2008 - Fellow of the American Academy of Arts and Sciences
His primary areas of study are Ecology, Heterotroph, Ecosystem, Environmental chemistry and Plankton. Tundra, Trophic level, Food web, Productivity and Aquatic ecosystem are subfields of Ecology in which his conducts study. His biological study spans a wide range of topics, including Photosynthesis and Biomass.
His Heterotroph study combines topics in areas such as Microorganism, Liquid scintillation counting, Incubation, Respiration and Algae. The concepts of his Ecosystem study are interwoven with issues in Atmospheric sciences and Temperate climate. His research in Plankton intersects with topics in Temperature gradient gel electrophoresis and Bacterioplankton.
His main research concerns Ecology, Tundra, Arctic, Ecosystem and Environmental chemistry. His Ecology research focuses on subjects like Microbial ecology, which are linked to Salt marsh. His work in Tundra addresses subjects such as Botany, which are connected to disciplines such as Nitrogen cycle.
His Arctic study also includes fields such as
Ecology, Tundra, Arctic, Growing season and Ecosystem are his primary areas of study. John E. Hobbie interconnects Microbial ecology and Microbial population biology in the investigation of issues within Ecology. The various areas that John E. Hobbie examines in his Tundra study include Carex, Botany, Limnology and Physical geography.
His Arctic study deals with Climatology intersecting with Global warming and Diel vertical migration. His Growing season research incorporates themes from Hydrology, Wetland, Community structure and Carbon flux. His Ecosystem research includes themes of Biomass, Climate change, Substrate, Carbon sequestration and Aquatic ecosystem.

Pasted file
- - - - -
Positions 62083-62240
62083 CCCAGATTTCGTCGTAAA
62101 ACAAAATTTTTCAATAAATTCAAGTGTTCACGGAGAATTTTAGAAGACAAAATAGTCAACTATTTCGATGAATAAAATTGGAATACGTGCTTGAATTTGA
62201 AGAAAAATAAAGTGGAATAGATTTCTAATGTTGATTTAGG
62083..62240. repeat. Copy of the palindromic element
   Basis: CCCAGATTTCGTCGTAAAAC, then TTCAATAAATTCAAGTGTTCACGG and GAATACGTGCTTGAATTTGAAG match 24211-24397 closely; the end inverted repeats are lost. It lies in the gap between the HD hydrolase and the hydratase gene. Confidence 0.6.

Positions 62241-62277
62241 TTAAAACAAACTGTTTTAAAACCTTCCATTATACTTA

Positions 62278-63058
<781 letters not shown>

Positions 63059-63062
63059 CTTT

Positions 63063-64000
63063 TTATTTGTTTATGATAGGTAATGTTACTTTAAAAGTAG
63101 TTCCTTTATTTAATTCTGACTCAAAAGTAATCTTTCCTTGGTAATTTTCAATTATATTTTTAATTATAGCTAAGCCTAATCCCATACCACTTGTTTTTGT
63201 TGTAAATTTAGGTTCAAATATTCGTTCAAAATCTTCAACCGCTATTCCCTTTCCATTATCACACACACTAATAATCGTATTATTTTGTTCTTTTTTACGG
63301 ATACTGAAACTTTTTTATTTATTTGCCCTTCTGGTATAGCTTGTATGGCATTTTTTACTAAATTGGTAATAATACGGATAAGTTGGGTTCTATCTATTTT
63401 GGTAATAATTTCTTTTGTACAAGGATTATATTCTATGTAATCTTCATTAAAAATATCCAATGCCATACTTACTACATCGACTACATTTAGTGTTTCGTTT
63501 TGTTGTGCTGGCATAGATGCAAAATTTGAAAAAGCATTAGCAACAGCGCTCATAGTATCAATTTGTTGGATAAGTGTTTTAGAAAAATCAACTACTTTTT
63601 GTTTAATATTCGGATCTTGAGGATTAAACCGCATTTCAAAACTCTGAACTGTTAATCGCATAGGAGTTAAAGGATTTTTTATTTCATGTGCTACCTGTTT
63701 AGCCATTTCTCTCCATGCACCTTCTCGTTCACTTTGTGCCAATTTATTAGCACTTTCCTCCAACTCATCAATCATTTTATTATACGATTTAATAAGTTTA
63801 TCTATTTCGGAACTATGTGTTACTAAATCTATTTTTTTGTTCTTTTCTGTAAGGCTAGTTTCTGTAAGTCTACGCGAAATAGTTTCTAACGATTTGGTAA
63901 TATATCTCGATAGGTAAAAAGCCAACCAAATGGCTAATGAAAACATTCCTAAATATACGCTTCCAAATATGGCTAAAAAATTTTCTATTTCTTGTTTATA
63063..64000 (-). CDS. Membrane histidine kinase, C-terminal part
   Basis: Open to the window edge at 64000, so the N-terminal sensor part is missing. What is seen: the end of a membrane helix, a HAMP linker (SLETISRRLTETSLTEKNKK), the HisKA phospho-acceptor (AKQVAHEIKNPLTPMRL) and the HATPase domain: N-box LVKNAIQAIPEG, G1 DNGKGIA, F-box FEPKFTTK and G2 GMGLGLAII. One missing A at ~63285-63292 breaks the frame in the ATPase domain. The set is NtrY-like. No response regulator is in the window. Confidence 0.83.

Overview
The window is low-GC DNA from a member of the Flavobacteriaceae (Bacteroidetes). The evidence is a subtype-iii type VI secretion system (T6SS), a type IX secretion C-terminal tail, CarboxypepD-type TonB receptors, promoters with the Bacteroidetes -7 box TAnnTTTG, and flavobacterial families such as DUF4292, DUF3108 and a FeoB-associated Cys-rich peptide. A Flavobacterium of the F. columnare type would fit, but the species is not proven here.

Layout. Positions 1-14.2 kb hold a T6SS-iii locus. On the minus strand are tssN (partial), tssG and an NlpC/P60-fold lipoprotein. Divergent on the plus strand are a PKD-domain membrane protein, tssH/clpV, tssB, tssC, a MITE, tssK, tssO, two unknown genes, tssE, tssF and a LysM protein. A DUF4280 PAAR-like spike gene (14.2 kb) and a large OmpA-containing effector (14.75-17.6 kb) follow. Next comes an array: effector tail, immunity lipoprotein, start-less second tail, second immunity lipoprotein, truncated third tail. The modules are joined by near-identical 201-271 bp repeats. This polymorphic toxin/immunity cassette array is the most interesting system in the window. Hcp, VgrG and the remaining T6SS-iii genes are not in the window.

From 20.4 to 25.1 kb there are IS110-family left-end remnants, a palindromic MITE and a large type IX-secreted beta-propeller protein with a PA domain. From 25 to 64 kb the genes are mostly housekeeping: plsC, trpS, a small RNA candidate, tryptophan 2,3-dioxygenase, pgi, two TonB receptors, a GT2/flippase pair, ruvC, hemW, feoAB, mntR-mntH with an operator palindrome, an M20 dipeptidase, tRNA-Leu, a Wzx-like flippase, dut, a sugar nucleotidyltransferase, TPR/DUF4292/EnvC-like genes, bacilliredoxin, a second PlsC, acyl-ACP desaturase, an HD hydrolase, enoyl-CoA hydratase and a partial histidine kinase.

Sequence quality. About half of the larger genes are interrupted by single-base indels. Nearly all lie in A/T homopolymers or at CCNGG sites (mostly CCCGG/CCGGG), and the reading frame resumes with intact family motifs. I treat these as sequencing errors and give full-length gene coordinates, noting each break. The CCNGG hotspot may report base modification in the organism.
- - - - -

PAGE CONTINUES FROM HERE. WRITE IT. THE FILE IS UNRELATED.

John E. Hobbie focuses on Ecology, Salt marsh, Microbial ecology, Tundra and Ecosystem. His Salt marsh research includes elements of Agronomy, Growing season and Microbial population biology. John E. Hobbie combines subjects such as Perturbation, Sediment, Marsh, Wetland and Community structure with his study of Microbial population biology.
His study looks at the relationship between Tundra and fields such as Boreal ecosystem, as well as how they intersect with chemical problems. John E. Hobbie has included themes like Mycorrhiza and Nitrogen cycle in his Botany study. His Ecosystem research is multidisciplinary, incorporating perspectives in Soil water, Biogeochemical cycle, Substrate, Carbon sequestration and Nutrient.
This overview was generated by a machine learning system which analysed the scientist’s body of work. If you have any feedback, you can contact us here.
Changes in the Carbon Content of Terrestrial Biota and Soils between 1860 and 1980: A Net Release of CO"2 to the Atmosphere
R. A. Houghton;J. E. Hobbie;J. M. Melillo;B. Moore.
Ecological Monographs (1983)
Use of Glucose and Acetate by Bacteria and Algae in Aquatic Ecosystems
Richard R. Wright;John E. Hobbie.
Ecosystem Alteation of Boreal Forest Streams by Beaver (Castor Canadensis)
Robert J. Naiman;Jerry M. Melillo;John E. Hobbie.
Aggregating Fine‐Scale Ecological Knowledge to Model Coarser‐Scale Attributes of Ecosystems
Edward B. Rastetter;Anthony W. King;Bernard J. Cosby;George M. Hornberger.
Ecological Applications (1992)
The flux of carbon from terrestrial ecosystems to the atmosphere in 1980 due to changes in land use: geographic distribution of the global flux
R. A. Houghton;R. D. Boone;J. R. Fruci;J. E. Hobbie.
Tellus B (1987)
Microbial biogeography along an estuarine salinity gradient: combined influences of bacterial growth and residence time.
Byron C. Crump;Charles S. Hopkinson;Mitchell L. Sogin;John E. Hobbie.
Applied and Environmental Microbiology (2004)
Bacterioplankton community shifts in an arctic lake correlate with seasonal changes in organic matter source.
Byron C. Crump;George W. Kling;Michele Bahr;John E. Hobbie.
Applied and Environmental Microbiology (2003)
Respiration Corrections for Bacterial Uptake of Dissolved Organic Compounds in Natural WATERS1
John E. Hobbie;Claude C. Crawford.
Limnology and Oceanography (1969)
BIOLOGICAL RESPONSES OF A TUNDRA RIVER TO FERTILIZATION
Bruce J. Peterson;Linda Deegan;John Helfrich;John E. Hobbie.
Direct counts of aquatic bacteria by a modified epifluorescence technique1
Ralph J. Daley;John E. Hobbie.
Limnology and Oceanography (1975)
Profile was last updated on December 6th, 2021.
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